PRINT December 2015


Chris Kraus

Cecilia Pavón’s poems are pure happiness, although they aren’t always about happiness, or about happy things. Living and working in Buenos Aires, she writes poems that are at once subtle, direct, and uncanny. Sometimes emotion erupts, but she keeps her eyes moving, scanning the room and the sidewalks, the faces of friends. Poetically, she seems a close cousin of Dorothea Lasky. Her poems in A Hotel with My Name (Scrambler Books) are like beach balls: primary colors in bright plastic strips, driven by winds and always aloft. Pavón founded the legendary Belleza y Felicidad storefront cultural center, small press, and gallery with her friend and sometime collaborator Fernanda Laguna in 1999, and these poems, written between 1998 and 2001, reflect that era’s intense alternative scene of artists and intellectuals marooned by the economic crisis, without losing their singularity. The book’s translator, Jacob Steinberg, recalls hearing Pavón read in Buenos Aires when he was nineteen. As he writes in his introduction, “Something in my soul stirred; I felt less alone.” Steinberg’s done a fabulous job of rendering her simple and feminine—not feminized—Spanish into compulsively readable English. The poems draw you in. As her friend the writer César Aira has noted, Pavón’s triumph is one of creating “a dream, just like reality.”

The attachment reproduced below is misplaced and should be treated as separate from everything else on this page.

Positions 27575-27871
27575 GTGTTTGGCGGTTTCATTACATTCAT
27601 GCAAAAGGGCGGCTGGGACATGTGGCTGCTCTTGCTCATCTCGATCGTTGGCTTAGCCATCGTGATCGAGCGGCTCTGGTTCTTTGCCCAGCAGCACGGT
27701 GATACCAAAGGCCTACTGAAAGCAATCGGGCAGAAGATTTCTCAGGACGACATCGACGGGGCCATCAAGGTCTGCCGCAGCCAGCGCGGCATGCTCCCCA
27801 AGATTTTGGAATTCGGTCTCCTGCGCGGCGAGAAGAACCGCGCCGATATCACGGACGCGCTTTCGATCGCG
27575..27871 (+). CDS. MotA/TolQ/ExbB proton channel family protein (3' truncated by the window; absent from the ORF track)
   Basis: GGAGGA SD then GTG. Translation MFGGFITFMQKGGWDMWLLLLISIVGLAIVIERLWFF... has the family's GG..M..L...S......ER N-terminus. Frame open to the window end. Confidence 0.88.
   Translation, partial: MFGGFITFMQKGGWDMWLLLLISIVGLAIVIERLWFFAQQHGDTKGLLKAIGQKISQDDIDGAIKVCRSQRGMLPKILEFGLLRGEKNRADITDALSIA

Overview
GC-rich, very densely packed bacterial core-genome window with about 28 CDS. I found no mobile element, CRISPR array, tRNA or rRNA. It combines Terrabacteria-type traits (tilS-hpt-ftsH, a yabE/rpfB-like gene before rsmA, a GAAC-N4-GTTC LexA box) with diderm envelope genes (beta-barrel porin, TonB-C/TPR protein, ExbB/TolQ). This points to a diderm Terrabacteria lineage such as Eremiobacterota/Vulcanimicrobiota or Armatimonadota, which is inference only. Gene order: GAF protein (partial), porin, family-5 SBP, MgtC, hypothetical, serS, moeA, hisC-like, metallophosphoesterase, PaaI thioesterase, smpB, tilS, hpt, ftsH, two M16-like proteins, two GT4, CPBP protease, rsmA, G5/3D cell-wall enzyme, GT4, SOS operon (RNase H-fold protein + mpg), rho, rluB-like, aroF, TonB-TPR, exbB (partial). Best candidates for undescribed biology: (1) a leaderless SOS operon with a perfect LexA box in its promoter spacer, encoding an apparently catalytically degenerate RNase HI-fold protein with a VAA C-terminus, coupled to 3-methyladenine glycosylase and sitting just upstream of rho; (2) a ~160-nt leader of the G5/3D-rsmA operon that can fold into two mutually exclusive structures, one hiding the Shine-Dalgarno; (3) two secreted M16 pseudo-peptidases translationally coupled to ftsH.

Chris Kraus is a writer and critic based in Los Angeles.